Home Estate Planning Spring Budget 2024: Investment trusts push for fee disclosure changes

Spring Budget 2024: Investment trusts push for fee disclosure changes

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The investment trust sector has been pushing for changes in fee disclosure rules for investment vehicles and is hoping that this week’s Spring Budget might be the chance for things to change.

“What investors are presented with today is completely misleading,” said William MacLeod, managing director at Gravis.

The issue of fee disclosure has long been an issue for the sector, with the Association of Investment Companies (AIC) leading the charge against this ‘double dipping’.

Currently, institutions and wealth managers must disclose investment trust costs as part of their own, making the products look more expensive.

While this is also the case for open-ended funds, investment trusts are traded instruments, which, campaigners argue, means their market values should fully reflect fees.

MacLeod pointed to a submission from the London Stock Exchange to the Treasury in January, which gained 329 signatories in support of treating investment trusts like other listed companies when it comes to costs, rather than open-ended funds.

He added: “The best analogy is to compare this to a taxi journey; for open-ended funds the meter is on for as long as the journey lasts. In reality, investing in an investment company is like riding the Tube; one fee covers the cost of the journey.”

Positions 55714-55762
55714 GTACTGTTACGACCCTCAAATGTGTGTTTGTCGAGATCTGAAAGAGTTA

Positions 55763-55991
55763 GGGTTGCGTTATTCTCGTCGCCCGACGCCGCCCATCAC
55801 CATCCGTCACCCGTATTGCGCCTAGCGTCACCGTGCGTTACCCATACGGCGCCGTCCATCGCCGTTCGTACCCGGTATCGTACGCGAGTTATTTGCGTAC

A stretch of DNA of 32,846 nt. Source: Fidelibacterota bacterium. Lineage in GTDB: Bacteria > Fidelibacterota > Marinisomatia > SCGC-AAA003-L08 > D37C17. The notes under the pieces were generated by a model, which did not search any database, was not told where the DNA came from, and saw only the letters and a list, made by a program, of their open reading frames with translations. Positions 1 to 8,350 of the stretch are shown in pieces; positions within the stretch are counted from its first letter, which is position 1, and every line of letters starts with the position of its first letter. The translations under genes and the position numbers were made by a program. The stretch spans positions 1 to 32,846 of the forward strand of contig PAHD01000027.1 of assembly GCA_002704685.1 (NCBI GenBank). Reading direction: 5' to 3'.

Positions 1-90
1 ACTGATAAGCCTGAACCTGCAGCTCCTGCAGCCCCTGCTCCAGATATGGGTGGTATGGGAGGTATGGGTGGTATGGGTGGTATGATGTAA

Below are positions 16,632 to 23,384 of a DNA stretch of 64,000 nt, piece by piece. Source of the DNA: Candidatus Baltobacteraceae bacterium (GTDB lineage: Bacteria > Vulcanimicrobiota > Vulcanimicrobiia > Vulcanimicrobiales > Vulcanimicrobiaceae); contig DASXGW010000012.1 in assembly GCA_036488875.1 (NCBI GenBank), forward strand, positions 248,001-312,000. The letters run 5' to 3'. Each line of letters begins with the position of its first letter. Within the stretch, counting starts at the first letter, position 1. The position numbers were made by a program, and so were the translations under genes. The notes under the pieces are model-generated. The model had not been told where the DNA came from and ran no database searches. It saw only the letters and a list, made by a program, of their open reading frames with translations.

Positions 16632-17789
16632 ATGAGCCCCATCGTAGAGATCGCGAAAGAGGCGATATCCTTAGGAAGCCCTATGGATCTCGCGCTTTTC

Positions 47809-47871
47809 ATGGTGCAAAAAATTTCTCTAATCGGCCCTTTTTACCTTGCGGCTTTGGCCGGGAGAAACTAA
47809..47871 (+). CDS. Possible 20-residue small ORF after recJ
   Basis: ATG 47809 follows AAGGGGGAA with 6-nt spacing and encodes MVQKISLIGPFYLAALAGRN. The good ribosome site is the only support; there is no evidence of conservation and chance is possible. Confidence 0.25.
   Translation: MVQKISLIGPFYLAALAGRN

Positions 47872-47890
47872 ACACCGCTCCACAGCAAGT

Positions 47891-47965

Annabel Brodie-Smith, communications director of the AIC, said the Budget was a “great opportunity” for the Chancellor to remove the “misguided rules” on cost disclosures.

She suggested removing investment trusts from the scope of consumer composite investments (CCI) regulation, arguing it would be “the easiest and quickest way to fix these issues”.

MacLeod added that it was “possible” that City minister Bim Afolami “has been able to secure a temporary suspension of cost disclosures”.

However, Darius McDermott, managing director of Chelsea Financial Services, said that while there had been “a lot of progress on the fees and charging issue behind the scenes,” he was not aware of any plans to announce changes in the Budget.

The investment trust sector has been suffering recently, as discounts on the vehicles have hit record highs, leaving the sector eager for any regulatory tailwinds to benefit it.

“We have also called for the abolition of stamp duty on investment trust shares, which would put trusts on a level playing field with other kinds of funds and resolve the issue of double taxation when investment trusts invest in UK shares,” said Brodie-Smith.

“Investment trusts make up more than a third of the FTSE 250 and this change would address unfairness in the tax system while also stimulating UK capital markets.”

McDermott added that as investment trusts are listed equities, any moves in the Budget to give stimulus to the UK market as a whole “would naturally benefit investment companies too”.

The investment industry has been calling for Chancellor Jeremy Hunt to scrap the stamp duty on buying shares in a bid to boost London’s capital markets and support growth.

Abolishing the tax could lead to a nearly £7bn increase in business investment from FTSE-listed firms, research from the Centre for Policy Studies found.

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